3. Add Green Materials: Build upon the cardboard layer with nitrogen-rich materials, such as kitchen scraps and fresh grass clippings. If building an instant garden to plant immediately, you can skip steps 3 and 4.
  4. Introduce Brown Materials: Next, add carbon-rich materials like dry leaves and shredded newspaper to balance the nitrogen and retain moisture.
  5. Add Compost: Enhance your garden with a nice thick layer of nutrient-rich compost. The thicker you can layer this on, the more you’ll nurture a thriving ecosystem within your garden bed. We recommend at least two inches or more, but do what your budget allows. Learn how to make your own compost with my easy method. Then learn how to build a DIY compost sifter here.
  6. Top with Mulch: To lock in all the layers, add a layer of mulch on the very top of the garden. If you’re planting immediately, go ahead and plant your seeds or plant starts. Then, add the mulch around the plants as they grow up (or around your starts if planting already started crops). We used hay mulch. Because we know where this hay came from, we know it wasn’t sprayed. We know there are no weed seeds, and it had been sitting for a couple of years already. We always recommend you use the resources available to you, this is just a great economic practice! I added a 6-inch mulch layer because it’s very airy. If you use a bark or wood chip mulch you could probably get away with 4 inches because it won’t settle down as much, but the more you can do, the better!
A man watering manure laid down over the grass for an instant garden.

Step 4: Watering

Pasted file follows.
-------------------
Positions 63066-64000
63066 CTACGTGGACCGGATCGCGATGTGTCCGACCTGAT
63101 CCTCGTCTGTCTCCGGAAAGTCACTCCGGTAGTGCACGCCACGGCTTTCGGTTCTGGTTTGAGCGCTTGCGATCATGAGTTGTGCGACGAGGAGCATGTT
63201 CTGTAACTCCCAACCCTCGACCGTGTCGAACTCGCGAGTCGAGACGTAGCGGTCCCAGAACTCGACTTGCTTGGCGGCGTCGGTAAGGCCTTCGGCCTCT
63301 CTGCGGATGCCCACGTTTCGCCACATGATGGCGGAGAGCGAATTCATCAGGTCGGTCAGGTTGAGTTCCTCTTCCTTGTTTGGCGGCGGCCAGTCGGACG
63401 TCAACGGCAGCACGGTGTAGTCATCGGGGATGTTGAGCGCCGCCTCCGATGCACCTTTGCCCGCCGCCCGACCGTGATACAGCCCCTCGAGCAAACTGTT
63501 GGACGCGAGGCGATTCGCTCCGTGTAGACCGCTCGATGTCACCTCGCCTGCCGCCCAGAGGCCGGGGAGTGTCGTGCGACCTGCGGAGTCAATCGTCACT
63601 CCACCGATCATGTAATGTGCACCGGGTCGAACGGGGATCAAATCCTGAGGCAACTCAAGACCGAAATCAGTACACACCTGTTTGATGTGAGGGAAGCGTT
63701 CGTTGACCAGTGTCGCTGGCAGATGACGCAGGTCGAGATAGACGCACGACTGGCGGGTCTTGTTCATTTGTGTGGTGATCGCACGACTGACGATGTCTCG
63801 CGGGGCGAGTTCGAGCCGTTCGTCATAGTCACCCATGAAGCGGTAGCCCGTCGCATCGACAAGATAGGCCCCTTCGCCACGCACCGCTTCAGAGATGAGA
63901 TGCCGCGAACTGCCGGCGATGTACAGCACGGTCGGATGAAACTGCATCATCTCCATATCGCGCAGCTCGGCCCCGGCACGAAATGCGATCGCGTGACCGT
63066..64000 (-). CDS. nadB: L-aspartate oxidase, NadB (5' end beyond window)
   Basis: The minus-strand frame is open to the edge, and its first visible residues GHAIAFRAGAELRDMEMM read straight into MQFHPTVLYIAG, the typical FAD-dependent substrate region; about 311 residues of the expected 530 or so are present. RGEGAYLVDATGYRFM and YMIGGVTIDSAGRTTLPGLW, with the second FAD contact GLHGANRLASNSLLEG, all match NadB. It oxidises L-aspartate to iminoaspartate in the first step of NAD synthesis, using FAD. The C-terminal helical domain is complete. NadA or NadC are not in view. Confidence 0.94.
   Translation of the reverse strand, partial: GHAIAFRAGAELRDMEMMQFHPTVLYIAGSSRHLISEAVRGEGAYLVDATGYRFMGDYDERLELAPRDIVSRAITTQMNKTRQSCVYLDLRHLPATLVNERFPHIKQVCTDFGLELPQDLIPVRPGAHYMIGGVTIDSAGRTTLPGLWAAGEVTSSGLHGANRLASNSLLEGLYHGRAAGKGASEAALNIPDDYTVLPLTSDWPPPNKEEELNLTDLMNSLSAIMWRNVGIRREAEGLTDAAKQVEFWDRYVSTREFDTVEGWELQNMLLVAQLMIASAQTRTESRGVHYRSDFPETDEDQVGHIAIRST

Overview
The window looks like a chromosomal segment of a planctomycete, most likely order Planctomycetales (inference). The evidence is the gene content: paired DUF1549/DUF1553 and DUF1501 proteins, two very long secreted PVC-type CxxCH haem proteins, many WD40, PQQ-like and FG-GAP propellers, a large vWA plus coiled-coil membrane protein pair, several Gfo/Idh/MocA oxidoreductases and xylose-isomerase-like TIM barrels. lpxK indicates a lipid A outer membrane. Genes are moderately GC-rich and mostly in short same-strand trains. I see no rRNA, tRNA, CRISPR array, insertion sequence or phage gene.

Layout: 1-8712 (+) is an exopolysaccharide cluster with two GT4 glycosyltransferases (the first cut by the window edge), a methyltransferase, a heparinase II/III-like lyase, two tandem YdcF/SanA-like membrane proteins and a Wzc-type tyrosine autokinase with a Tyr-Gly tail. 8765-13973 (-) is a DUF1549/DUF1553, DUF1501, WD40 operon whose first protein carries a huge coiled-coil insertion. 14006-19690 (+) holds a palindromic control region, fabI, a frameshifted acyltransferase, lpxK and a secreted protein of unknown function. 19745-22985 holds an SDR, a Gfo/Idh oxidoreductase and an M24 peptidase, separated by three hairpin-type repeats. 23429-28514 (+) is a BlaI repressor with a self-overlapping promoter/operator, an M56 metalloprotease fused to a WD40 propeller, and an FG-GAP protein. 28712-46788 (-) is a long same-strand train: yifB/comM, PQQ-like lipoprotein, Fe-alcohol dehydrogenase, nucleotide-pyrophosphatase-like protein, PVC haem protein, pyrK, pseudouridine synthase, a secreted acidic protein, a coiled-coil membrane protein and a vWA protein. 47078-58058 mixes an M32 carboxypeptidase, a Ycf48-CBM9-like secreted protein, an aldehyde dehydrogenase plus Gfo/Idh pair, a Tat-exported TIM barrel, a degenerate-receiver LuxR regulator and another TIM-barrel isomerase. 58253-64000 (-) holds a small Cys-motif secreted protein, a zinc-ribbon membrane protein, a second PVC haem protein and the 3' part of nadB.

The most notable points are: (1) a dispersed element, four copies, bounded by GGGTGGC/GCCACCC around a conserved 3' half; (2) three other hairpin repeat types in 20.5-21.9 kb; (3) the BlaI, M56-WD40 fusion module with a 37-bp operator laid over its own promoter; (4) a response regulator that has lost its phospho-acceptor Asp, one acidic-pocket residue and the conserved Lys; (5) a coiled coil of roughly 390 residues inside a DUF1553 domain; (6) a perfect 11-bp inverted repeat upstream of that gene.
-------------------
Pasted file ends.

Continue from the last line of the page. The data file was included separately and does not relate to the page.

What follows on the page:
Water each layer thoroughly as you add them, ensuring the bed remains slightly damp, similar to a wrung-out sponge. Check frequently and add more water, as needed, to speed up the breaking down of the materials.

A hose watering a new garden plot.

Maintaining Your Lasagna Garden

Maintaining your Lasagna Garden is very straightforward and only requires a little work each season.

  • Regularly water the garden to keep the layers adequately moist without waterlogging.
  • As the layers break down, continue adding organic materials to maintain the bed’s height and nutrient content.
  • Avoid walking on the garden beds to prevent soil compaction and disturbance.
  • Likewise, if you need to aerate the garden, use a broadfork. This will introduce oxygen instead of tilling and disturbing the layers. (We love this Meadow Creature Broadfork.)
  • Monitor plant health throughout the growing season and address any issues promptly.

With the Lasagna Gardening Method, you can build a thriving garden using layers of organic materials, making gardening easier and more rewarding.

Embrace this sustainable technique, and watch as your garden flourishes with minimal effort. From kitchen scraps to yard waste, every element contributes to the success of your Lasagna Garden. Start building your cottage garden, in-ground garden, or raised bed garden today and enjoy the benefits of this innovative gardening method!